Why Ethical Training Programs are Fundamental to Organizations in America

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Why Ethical Training Programs are Fundamental to Organizations in America

Ethical Programs

Ethical Training Programs are Fundamental to Organizations in America


Ethical behavior in organizations is as important as air is to human beings. It comes with many advantages not only to the employees but also to the whole organization. Although is important for any company, some companies have not implemented ethical training programs that help employees to behave in an ethical manner. These companies argue that implementing work ethics in any organization can be an expensive venture and cumbersome. They have thrown work ethics out of the window as they try to minimize the company’s costs. In most cases, managers and other key stakeholders of the company concentrate more on profit maximization and forget other aspects. For instance, a company may prefer to pay poverty-level wages to its workers and cut costs such as the work ethics training costs, as it pursues the profit maximization goal. However, over the years organizations have recognized that the practice ends up hurting their companies. They are increasingly realizing the need to commit to sustainable business ethics. They are increasingly training their members as they have realized they need to meet other goals apart from profit maximization.

Unethical behaviors in an organization may cripple a company both financially and operationally ((Valentine, Fleischman, and Godkin 2015, 143). Therefore, all the stakeholders in a company should act ethically starting from the top management. Business ethics training of all the key stakeholders of the company may help a company reduce employee misconduct and enhance their attitudes, resulting in increased productivity. It is important to note that in the modern world, organizations have diverse human capital. Their employees have different values and beliefs that could make it possible for them to have different standards of ethical conduct. What may be ethical for one, may turn to be unethical for the other person. Therefore, organizations should train their employees to ensure that the ethical standard is consistent for all of its employees, regardless of their individual values.  In the recent years, ethical training programs are being deployed rapidly in the workplace, due to the realization of their long-term benefits for the organization. Ethical training programs are essential for the American corporations as they improve the workplace environment, improve financial performance, and improve stakeholders’ relations.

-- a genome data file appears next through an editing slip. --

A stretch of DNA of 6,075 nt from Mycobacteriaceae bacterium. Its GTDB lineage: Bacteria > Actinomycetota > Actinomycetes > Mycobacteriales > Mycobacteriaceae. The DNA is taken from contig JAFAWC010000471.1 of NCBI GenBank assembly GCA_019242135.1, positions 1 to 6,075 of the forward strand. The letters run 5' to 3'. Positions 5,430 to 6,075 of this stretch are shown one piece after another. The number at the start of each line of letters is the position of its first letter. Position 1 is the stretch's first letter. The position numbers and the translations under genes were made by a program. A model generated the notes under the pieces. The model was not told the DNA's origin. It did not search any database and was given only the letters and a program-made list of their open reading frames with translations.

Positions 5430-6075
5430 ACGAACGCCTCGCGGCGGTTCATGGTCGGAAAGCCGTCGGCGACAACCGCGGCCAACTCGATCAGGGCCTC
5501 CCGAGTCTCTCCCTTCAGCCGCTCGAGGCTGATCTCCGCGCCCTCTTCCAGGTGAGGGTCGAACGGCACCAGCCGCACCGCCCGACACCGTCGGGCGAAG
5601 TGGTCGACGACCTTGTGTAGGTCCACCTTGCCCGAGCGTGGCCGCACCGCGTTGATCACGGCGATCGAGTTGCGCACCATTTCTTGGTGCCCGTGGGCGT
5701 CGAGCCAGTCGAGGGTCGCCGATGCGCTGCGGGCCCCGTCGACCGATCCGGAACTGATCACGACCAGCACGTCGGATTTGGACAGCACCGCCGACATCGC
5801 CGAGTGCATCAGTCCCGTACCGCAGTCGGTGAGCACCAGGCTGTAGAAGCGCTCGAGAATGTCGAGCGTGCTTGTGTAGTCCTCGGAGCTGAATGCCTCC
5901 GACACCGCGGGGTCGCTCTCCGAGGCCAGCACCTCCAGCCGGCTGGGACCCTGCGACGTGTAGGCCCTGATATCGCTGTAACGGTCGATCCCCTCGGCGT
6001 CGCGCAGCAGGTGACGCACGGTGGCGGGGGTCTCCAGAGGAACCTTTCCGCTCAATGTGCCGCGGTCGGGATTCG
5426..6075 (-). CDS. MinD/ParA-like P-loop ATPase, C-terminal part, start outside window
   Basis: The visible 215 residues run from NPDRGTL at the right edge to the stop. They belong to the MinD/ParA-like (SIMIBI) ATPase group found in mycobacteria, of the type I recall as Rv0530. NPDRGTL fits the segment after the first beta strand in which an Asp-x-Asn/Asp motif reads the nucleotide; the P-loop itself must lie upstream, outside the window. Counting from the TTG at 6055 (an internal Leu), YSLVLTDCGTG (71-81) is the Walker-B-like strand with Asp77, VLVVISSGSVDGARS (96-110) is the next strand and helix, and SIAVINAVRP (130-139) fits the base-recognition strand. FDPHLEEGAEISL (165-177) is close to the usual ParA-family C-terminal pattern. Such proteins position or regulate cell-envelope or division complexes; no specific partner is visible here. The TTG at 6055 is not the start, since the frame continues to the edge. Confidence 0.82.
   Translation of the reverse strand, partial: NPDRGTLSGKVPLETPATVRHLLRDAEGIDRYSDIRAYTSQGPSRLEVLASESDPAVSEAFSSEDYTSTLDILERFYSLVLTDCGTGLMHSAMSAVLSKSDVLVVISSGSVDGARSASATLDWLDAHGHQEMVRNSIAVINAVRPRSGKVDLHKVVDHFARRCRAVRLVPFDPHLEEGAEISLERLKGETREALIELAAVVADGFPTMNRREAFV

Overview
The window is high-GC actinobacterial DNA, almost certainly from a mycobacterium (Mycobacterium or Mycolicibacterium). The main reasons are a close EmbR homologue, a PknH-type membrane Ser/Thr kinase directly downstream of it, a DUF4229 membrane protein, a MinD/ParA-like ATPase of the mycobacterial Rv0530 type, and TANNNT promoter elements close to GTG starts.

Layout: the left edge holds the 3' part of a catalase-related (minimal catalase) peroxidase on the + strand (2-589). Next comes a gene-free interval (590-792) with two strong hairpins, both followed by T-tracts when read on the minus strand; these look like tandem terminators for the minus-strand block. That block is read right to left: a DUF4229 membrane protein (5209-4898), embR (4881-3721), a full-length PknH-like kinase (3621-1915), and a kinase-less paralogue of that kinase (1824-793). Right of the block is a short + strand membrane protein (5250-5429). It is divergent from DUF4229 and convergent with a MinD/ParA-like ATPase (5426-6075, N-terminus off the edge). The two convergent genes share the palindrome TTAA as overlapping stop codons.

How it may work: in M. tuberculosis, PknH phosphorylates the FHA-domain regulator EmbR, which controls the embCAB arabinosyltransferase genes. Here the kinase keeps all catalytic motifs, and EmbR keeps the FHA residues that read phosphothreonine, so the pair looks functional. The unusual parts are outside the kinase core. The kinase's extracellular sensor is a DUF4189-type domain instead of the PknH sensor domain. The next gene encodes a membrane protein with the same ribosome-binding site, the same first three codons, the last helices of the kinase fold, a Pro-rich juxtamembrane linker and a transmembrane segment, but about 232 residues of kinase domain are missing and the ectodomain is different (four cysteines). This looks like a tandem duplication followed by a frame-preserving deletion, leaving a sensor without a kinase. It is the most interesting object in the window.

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Research objectives/questions

The study was expected to achieve the following objective:

  1. To highlight how unethical behavior among the key stakeholders of a company may affect a company negatively.
  2. To discuss how training of the employees can have numerous benefits to an organization and its importance.
  3. To determine reasons why companies do not train their employees on work ethics
  4. To show how the managers of a company play a great role in the implementation of the work ethics

For the stated objectives to be achieved, the research aimed to answer the following research questions:

  1. How does unethical behavior among the company’s employees affect the company negatively?
  2. How is training a fundamental thing to any organization?
  3. What benefits can accrue to a company whose employees behave ethically?
  4. Why are some organizations reluctant to train their employees on work ethics?


Literature Review

An unethical behavior has a detrimental effect on the company. It may make some result to workplace bullying. According to Valentine, Fleischman, and Godkin (2015), workplace bullying can be defined as any action that leads to abuse, mistreatment, victimization, and social undermining (144). The article notes that the deviant behavior is prevalent among the sales people in organizations. In addition, it notes that a workplace full of bullying can result in a “poor work climate” due to negative employment experiences (146).

Research has shown that most managers were expected to behave unethically. In his study, Weber (2015) noted that nearly half of the employees in the United States behave unethically. For this reason, various literature have advocated for the introduction of corporate ethics programs that are aimed at equipping the employees with knowledge on how to behave ethically. For instance, organizations can set up a corporate ethics programs such as “codes of conduct, ethics communication, reporting approach, and risk management,” that enhance an ethical culture in their organizations (Valentine, Fleischman, and Godkin 2015).